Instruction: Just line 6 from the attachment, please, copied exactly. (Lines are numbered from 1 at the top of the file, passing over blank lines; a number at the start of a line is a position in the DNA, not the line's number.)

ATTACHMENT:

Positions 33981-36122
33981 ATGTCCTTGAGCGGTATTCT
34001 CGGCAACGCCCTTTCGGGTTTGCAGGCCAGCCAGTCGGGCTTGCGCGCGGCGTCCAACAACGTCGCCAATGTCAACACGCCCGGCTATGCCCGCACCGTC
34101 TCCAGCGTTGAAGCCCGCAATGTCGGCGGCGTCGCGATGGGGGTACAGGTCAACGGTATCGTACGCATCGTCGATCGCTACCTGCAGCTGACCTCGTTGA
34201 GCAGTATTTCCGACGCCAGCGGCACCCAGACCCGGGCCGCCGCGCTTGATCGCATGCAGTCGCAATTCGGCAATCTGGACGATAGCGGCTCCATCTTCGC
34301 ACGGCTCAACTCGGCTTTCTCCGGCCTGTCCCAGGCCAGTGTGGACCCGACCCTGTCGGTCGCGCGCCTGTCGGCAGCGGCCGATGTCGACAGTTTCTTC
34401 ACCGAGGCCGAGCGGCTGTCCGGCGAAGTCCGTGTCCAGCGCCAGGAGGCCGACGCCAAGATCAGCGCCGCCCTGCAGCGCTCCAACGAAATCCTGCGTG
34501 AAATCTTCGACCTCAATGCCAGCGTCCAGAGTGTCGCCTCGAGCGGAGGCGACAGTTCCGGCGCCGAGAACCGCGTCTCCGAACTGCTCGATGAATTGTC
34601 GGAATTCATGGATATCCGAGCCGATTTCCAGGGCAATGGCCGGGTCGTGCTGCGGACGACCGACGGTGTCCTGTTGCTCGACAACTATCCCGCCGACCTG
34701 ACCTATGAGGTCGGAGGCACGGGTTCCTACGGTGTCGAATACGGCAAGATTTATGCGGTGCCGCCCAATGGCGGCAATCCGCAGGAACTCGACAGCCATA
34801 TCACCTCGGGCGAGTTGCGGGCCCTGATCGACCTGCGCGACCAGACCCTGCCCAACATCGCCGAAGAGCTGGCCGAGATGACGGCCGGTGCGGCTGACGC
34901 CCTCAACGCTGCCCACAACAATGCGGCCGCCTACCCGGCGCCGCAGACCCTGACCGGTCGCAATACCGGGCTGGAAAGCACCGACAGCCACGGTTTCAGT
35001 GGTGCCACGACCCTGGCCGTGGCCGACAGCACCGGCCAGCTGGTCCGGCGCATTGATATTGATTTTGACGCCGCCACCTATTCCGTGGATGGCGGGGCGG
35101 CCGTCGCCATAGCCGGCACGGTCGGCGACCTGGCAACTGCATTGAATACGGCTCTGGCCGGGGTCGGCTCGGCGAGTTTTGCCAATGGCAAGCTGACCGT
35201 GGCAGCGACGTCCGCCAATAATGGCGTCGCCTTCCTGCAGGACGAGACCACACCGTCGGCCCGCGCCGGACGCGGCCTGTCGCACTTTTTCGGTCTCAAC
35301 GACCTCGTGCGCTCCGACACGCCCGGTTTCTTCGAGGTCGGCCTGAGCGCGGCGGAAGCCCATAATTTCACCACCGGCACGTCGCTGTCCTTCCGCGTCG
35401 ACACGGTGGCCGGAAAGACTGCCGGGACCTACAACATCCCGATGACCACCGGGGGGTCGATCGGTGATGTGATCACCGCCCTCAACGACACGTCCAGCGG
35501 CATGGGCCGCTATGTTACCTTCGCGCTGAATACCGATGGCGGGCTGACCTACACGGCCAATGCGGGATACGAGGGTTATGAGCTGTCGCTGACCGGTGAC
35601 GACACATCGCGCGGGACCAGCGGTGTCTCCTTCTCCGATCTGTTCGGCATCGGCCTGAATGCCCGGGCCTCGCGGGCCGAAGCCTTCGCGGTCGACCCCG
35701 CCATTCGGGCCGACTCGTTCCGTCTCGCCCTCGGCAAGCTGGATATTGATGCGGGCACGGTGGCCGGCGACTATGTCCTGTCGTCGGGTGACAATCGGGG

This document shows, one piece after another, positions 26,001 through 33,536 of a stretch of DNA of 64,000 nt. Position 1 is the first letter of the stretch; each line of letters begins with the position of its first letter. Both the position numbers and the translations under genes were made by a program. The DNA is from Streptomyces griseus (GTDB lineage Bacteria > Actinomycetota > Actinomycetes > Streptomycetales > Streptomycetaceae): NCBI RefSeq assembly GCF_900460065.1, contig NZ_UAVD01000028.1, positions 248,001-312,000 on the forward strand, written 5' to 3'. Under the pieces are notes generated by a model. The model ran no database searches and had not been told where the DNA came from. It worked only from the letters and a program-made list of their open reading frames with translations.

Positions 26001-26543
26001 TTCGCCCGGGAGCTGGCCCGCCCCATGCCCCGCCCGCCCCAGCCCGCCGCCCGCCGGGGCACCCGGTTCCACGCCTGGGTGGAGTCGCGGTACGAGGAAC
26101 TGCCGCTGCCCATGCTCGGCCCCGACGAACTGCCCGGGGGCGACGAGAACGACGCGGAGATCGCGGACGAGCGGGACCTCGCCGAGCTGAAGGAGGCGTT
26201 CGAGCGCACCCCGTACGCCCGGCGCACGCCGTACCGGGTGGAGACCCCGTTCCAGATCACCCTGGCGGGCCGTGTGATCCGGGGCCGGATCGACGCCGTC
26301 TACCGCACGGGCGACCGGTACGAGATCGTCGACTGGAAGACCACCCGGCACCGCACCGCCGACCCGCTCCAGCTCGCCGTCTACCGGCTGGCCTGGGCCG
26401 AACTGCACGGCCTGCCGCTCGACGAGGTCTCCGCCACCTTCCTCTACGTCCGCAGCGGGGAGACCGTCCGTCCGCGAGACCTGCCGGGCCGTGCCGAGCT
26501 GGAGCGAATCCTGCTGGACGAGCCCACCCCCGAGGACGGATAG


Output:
34301 ACGGCTCAACTCGGCTTTCTCCGGCCTGTCCCAGGCCAGTGTGGACCCGACCCTGTCGGTCGCGCGCCTGTCGGCAGCGGCCGATGTCGACAGTTTCTTC